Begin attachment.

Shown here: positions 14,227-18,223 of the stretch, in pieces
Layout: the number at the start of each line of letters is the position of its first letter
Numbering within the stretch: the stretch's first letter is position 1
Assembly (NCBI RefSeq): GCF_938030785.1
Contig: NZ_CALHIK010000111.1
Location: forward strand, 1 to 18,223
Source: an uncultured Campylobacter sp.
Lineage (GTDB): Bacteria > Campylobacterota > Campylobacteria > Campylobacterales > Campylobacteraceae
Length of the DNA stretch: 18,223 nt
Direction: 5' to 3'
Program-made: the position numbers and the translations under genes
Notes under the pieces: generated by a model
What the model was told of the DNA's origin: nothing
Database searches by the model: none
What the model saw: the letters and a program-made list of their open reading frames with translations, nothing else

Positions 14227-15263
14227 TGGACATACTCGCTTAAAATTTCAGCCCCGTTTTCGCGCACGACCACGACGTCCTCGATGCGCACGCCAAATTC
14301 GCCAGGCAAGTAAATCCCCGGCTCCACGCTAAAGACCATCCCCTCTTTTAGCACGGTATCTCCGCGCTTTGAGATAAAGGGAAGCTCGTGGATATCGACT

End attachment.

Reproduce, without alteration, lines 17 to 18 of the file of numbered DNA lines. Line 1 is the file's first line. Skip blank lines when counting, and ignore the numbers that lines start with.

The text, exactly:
14227 TGGACATACTCGCTTAAAATTTCAGCCCCGTTTTCGCGCACGACCACGACGTCCTCGATGCGCACGCCAAATTC
14301 GCCAGGCAAGTAAATCCCCGGCTCCACGCTAAAGACCATCCCCTCTTTTAGCACGGTATCTCCGCGCTTTGAGATAAAGGGAAGCTCGTGGATATCGACT